Kenneth Bamberg Johan 12.4.–5.5.2024

Photographic Gallery Hippolyte

Kenneth Bamberg ‘s exhibition Johan at Photographic Gallery Hippolyte deals with violence experienced by men in relationships. What are the cultural notions and structures that make it so difficult for men to show their feelings and weaknesses? How seriously do the authorities take physically and psychologically abused men? The exhibition is dedicated to a man named Johan, who was murdered by his ex-partner before the exhibition was completed.

Bamberg became interested in the subject after reading a newspaper article about a man who had called the emergency services after being assaulted by his wife. The emergency dispatcher had asked if he was really taking a beating from a woman and wanted to know the size difference between the husband and the wife. Eventually, the emergency services advised him to deal with the situation on his own.

The series of works in Johan is based on words and stories of men: personal photos and video interviews of men, victims of domestic violence, form a key part of the exhibition. Bamberg has found the interviewees through organisations that help victims of violence, and they were involved in the process as volunteers. The works feature participants from all Nordic countries. Their fates are different: one has been threatened with a knife by their wife, another has reported suffering heart attacks from constant fear and stress, and a third has been doused with lighter fluid. In addition to the portraits of the men, the exhibition features words and phrases taken from the victims’ stories embroidered on canvas by Bamberg.

Bamberg received the 2022 Men’s Work Award from the Council for Gender Equality (Tane) for his work addressing violence experienced by men, particularly through his Johan series.


Kenneth Bamberg (b. 1981 Åland) completed a master’s degree in photography at the Aalto University in 2011. Influenced by growing up on the Åland islands, he investigates from different points of view cultural and traditional ways of expressing masculinity. One of the goals is to open up new perspectives on the traditionally familiar and persistent images of masculinity. Bamberg’s work has been shown in solo exhibitions at the Finnish Institute in Madrid and Gallery VU in Quebec as well as in group exhibitions in the National Museum of Denmark in Copenhagen and at the Fotomuseum Winterthur in Zurich. Bamberg has been awarded several prizes and grants, for example, two three-year long working grants by the Finnish Cultural Foundation (Suomen Kulttuurirahasto) and the Kone Foundation.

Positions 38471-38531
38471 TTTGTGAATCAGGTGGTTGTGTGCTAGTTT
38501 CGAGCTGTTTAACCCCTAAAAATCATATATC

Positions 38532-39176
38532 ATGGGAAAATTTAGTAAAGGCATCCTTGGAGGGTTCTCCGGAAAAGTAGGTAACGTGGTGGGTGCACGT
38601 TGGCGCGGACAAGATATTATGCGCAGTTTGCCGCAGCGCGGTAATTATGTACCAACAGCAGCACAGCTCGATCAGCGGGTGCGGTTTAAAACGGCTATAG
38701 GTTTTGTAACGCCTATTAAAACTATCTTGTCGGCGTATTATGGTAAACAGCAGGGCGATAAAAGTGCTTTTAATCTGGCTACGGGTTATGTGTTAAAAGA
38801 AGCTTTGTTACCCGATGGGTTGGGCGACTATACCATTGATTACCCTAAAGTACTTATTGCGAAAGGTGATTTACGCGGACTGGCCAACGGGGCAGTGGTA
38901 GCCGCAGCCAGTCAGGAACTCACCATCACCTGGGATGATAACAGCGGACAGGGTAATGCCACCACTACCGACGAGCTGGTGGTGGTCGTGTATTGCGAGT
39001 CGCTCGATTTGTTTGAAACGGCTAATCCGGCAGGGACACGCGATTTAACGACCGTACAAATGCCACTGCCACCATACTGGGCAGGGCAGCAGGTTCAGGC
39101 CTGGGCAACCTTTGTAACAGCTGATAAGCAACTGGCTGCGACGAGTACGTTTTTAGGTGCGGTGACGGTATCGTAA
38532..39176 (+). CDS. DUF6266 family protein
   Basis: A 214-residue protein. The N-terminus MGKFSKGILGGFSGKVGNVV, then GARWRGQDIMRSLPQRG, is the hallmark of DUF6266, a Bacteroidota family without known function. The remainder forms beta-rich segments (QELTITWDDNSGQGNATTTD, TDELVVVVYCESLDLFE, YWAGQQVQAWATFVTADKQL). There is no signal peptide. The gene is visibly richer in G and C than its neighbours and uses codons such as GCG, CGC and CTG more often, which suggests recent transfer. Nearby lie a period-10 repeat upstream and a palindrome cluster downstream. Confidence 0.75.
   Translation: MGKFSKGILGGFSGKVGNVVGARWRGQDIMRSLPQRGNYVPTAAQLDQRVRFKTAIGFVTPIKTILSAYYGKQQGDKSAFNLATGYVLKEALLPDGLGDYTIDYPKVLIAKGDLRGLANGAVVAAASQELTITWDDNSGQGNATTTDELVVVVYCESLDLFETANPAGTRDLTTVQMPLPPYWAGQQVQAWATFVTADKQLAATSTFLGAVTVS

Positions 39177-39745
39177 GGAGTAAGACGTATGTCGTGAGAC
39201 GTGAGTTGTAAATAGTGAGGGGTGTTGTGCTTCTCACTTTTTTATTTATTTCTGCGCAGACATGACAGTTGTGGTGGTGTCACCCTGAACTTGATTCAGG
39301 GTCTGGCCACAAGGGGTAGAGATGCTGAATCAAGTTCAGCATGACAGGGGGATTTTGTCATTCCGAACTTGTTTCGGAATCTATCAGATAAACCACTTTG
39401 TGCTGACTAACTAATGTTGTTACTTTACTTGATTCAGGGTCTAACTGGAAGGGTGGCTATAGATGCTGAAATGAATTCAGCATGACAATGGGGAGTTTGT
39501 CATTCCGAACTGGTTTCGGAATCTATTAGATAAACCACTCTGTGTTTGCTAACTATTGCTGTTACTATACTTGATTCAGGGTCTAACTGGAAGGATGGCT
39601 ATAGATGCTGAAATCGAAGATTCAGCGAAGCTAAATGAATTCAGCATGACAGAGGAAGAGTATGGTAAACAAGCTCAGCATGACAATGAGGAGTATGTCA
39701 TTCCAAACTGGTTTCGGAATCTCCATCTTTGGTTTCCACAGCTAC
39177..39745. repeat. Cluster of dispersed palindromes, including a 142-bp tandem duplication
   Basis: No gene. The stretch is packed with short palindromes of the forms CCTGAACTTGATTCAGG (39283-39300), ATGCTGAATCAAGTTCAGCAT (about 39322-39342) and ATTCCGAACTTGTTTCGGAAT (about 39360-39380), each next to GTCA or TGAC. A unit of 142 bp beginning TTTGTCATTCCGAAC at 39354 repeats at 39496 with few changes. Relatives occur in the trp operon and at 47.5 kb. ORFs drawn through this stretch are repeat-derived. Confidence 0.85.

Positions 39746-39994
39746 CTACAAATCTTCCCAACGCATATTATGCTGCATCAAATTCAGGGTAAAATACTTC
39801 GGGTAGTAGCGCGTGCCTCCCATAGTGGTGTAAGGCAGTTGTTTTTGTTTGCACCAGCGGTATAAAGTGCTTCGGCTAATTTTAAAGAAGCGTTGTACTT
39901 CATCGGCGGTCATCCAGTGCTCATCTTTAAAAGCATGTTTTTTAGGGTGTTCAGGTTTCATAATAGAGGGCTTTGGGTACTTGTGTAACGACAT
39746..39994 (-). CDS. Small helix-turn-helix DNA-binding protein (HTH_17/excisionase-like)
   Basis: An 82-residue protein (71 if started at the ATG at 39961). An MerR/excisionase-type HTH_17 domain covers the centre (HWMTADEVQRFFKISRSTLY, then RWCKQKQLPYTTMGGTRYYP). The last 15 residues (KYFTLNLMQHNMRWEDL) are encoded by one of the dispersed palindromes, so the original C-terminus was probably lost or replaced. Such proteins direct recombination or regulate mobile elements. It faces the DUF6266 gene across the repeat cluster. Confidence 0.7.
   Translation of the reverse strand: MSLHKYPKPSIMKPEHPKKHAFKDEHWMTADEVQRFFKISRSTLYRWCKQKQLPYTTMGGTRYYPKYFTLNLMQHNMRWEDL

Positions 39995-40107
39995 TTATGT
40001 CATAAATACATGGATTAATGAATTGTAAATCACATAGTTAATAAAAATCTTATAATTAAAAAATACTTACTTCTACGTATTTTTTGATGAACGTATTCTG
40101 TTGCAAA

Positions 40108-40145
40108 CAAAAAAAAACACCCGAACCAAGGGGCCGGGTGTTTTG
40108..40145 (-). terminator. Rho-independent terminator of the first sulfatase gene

The exhibition has been supported by Akillesjouren, The Federation of Mother and Child Homes and Shelters, Horsens Krisecenter for mænd, Miessakit Association, Miesten asema, Arts Promotion Centre Finland, Finnfoto, Kone Foundation, Finnish Cultural Foundation, Svenska kulturfonden, Finnish-Swedish Cultural Fund, Finnish-Norwegian Cultural Fund, Nordic Culture Point, Svenska litteratursällskapet, Nygrens stiftelse, Oskar Öflunds stiftelse, Council for Gender Equality, Otto A. Malm Foundation, Reform, MannsForum and Samtök um karlaathvarf.


For those who have experienced and committed domestic violence, help is available. Here you can find the supportive services of the City of Helsinki.


Kenneth Bamberg
12 April–5 May 2024
Photographic Gallery Hippolyte


image: Kenneth Bamberg, Oak No.2, 2022